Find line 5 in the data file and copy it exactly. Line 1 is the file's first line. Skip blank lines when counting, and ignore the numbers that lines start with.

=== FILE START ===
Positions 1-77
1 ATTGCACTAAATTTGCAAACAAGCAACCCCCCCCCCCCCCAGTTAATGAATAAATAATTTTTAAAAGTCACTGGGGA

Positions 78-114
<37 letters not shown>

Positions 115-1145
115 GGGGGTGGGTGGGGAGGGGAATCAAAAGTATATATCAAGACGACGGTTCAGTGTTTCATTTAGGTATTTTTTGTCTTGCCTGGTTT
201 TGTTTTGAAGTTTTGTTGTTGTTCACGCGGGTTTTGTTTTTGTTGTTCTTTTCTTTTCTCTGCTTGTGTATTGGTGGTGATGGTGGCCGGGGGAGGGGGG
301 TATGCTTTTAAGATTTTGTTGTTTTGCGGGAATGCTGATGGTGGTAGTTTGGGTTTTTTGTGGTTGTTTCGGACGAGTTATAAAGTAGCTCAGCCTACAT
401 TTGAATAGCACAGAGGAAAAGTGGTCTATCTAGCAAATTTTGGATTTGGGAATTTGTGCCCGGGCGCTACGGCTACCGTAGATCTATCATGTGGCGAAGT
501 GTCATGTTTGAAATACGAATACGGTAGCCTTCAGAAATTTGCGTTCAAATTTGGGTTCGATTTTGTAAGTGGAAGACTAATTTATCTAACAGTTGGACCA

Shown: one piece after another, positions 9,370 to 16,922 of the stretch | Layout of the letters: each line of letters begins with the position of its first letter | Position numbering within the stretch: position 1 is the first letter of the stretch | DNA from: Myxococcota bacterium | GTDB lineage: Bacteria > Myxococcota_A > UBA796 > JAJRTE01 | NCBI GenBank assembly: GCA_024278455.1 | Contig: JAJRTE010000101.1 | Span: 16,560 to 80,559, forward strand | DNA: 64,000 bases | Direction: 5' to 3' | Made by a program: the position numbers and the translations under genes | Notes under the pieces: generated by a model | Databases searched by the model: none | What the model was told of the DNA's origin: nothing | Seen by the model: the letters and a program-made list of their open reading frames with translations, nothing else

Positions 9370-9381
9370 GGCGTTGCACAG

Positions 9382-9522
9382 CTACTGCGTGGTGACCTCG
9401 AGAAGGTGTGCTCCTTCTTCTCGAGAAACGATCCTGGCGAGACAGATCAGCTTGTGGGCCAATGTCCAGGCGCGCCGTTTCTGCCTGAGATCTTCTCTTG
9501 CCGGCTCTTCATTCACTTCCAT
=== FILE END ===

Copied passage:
Positions 115-1145